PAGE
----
On and off last winter, I began forgoing extra work hours on Friday mornings and slipping off to the docks instead. Not even to be on a boat on the water; no, I was excited just to do volunteer winter maintenance on the wooden boats in port for the winter.
I sanded things, then varnished them. Sometimes I shoveled snow off the tents covering the spars. I helped take things apart, put them back together, loaded ballast, repainted wood and sanded some more. And I really, really enjoyed myself.
At first I was met with some bewilderment, to say nothing of deep suspicion, as to whether I actually had a life of my own. “So, you’re here to help out?” the full-time sailors and boatwrights asked me. “You don’t care what you do?”
“No,” I said. “I just like being around boats, and I like being in workshops.”
There always has been something both comfortable and comforting about workshops for me — the smell of sawdust, the bursting toolboxes, the grease and grit. But it’s more than just the sounds and scents of familiarity that I love. Taking time out from the abstracts of offices or classrooms and working with my hands is impor-tant to me. In my day to day, I spend a lot of time with books. Being able to solve a physical problem and fix concrete things — making something that’s broken work again — is the kind of immediately useful activity that I need to keep me, if you’ll pardon the pun, on an even keel.
As Kenneth Grahame, author of “The Wind in the Willows,” wrote, “There is nothing absolutely nothing half so much worth doing as simply messing about in boats.”
My love affair with workshops and boats began early. At 16, I got on board a tall ship— the schooner Lettie G. Howard — as part of an Outward Bound program. I was smitten. Since then, some of my best summers have been spent on the Maine coast, living and working on old wooden schooners, breathing in the scents of salt air, tar and sawdust.
It was on a high school semester at sea that I first experienced a real, immediate application of what I was learning in class. The bulk of my math class involved navigation. Our exam? We navigated. I’ll never forget what the captain told us when we asked him, nervously, what would happen if we messed up and ended up in, say, Greenland, instead of Boston.
“Then you’ll have a longer school year,” he said with a wink.
Later, of course, I discovered that they were checking us with a GPS they kept tucked away (what can I say, I was naive). But the impact was the same: My actions had immediate, concrete results. I wasn’t studying for a test or an abstract measure of my intelligence. I was studying for the course of an actual vessel, a ship that was my school and home.
The irony of my penchant for workshops is that I’m not particularly handy. If you show me how to do something, I can do it, but I’m not that great at just “figuring it out” for myself. People tend to underestimate the kind of brainpower needed for mechanics, carpentry and the constant maintenance that boats require. You need confidence, skill and creativity to be good at the kind of work that boats demand. But even though I don’t excel at structural reasoning, I can still appreciate the basics.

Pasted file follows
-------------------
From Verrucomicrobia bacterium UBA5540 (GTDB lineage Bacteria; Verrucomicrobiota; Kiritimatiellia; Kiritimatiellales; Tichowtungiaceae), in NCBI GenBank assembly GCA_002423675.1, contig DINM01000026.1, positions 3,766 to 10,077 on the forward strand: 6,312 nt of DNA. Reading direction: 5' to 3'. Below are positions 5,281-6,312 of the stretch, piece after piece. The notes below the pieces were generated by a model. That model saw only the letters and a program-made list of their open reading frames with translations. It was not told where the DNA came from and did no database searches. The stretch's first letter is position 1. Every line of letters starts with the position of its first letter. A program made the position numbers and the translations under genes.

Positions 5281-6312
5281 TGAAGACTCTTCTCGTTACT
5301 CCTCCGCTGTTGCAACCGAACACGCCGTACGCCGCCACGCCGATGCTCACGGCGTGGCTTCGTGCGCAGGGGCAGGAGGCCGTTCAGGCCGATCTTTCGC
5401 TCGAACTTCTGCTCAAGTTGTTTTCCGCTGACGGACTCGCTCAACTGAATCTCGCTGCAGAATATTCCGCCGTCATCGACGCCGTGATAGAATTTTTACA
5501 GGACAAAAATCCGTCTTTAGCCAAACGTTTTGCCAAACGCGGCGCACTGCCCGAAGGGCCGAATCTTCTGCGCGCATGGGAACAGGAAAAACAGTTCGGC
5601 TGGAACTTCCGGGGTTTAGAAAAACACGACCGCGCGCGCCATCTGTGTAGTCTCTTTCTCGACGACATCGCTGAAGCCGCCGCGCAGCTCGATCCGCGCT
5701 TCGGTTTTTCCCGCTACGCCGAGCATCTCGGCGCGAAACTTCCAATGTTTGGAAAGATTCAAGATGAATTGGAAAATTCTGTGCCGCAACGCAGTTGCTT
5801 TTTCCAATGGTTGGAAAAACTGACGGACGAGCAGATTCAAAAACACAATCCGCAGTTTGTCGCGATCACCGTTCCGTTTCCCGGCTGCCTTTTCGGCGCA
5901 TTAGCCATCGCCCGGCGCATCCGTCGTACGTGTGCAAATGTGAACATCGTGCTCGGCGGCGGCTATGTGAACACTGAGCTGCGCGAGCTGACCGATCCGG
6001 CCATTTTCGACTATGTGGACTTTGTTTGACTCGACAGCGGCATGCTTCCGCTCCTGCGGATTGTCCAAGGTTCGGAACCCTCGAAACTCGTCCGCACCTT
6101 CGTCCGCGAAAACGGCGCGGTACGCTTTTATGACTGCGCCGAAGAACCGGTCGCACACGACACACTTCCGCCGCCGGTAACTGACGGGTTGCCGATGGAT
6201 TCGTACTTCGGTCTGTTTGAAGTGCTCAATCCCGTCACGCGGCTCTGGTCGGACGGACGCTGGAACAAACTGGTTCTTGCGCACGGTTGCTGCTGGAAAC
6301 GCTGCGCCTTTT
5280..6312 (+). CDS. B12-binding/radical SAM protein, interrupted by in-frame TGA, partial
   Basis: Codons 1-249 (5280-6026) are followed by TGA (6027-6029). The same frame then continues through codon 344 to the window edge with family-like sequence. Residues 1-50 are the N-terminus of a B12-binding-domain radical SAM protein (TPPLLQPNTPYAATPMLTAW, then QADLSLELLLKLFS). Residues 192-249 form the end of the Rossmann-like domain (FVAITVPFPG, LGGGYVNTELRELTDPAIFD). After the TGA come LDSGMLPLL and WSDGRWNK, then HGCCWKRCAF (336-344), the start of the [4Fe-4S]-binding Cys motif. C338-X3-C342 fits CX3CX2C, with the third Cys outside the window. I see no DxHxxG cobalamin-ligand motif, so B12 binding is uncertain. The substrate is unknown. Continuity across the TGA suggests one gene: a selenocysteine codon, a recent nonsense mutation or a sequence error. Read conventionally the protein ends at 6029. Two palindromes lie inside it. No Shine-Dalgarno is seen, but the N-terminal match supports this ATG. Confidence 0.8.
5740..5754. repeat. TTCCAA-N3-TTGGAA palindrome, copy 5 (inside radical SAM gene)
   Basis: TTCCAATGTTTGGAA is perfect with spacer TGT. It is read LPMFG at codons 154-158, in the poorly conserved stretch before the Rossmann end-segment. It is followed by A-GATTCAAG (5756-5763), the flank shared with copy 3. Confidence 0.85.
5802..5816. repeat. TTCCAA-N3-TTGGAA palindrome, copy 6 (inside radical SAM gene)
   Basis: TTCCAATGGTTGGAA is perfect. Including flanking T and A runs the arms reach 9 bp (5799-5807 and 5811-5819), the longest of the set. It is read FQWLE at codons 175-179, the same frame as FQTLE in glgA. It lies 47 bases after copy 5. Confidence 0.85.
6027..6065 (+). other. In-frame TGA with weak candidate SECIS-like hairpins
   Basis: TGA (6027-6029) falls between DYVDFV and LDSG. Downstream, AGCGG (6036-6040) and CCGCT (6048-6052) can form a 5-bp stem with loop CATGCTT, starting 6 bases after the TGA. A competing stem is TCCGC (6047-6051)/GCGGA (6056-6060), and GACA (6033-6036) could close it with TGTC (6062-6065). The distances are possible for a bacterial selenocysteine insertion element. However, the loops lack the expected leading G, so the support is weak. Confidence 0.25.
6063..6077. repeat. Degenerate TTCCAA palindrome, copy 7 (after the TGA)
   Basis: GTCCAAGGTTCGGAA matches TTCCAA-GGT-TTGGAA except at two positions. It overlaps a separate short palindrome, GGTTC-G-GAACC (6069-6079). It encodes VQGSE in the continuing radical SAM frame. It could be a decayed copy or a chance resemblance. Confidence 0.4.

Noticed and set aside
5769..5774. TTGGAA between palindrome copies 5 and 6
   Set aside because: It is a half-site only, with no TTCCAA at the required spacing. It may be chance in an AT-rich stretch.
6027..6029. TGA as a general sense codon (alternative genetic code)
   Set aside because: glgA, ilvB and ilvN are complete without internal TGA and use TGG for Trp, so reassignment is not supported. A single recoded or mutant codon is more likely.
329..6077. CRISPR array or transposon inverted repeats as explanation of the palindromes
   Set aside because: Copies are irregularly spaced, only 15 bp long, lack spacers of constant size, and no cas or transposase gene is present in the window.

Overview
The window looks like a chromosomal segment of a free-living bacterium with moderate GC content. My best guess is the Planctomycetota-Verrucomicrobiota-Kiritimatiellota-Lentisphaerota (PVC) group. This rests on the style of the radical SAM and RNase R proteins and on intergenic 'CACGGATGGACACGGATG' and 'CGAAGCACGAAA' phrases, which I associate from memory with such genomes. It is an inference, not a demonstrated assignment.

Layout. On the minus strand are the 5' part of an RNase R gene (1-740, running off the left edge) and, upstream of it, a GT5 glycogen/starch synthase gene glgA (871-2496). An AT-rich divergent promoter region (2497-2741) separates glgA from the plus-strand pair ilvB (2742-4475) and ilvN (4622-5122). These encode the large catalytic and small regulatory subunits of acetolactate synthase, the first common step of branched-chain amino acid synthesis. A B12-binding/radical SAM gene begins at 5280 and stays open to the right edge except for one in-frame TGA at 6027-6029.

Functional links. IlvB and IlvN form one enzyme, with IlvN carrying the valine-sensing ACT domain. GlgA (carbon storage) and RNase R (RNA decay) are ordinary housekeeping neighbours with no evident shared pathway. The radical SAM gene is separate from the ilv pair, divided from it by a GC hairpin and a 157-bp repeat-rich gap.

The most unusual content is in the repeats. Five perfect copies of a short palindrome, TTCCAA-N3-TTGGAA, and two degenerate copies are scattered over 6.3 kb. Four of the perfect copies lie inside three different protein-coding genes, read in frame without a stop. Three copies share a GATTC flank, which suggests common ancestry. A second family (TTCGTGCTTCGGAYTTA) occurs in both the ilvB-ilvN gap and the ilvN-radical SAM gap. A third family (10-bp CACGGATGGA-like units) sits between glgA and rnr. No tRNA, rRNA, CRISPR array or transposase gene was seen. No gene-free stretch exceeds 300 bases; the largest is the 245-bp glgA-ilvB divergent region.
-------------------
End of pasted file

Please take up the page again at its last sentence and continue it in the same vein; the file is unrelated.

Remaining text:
As a college student, whenever I felt overwhelmed, I would go down to the Hudson River with sandpaper in my pockets, ready to volunteer wherever I could. Sometimes I was able to let my mind wander while doing satisfying, productive work on the riverboats. Other times, I got the chance to help out on more difficult projects, challenging my mind to think in new, often mechanical ways in the physical realm. Either way, the boat world was my refuge.
There’s something about going down to a boatyard at the water’s edge and losing the skin on my knuckles to a good project that has always been inexplicably satisfying to me.
Boats taught me about small communities and about sustainable environments. They taught me about making do with what you have and finding multiple uses for everything you own. They taught me the value of my sweat and made me realize what I was capable of.
But more than anything else, they taught me that when I have problems that have my hackles up or my soul feeling rumpled, it’s good to sit down with some sandpaper and a paint can. Though my stints on the docks this past winter were short, I always returned to my daily world of work, school and commuting better prepared to keep my mind clear and head straight on my shoulders.
Meg Adams, who grew up in Holden and graduated from John Bapst Memorial High School in Bangor and Vassar College in New York, shares her experiences with readers each Friday. E-mail her at email@example.com.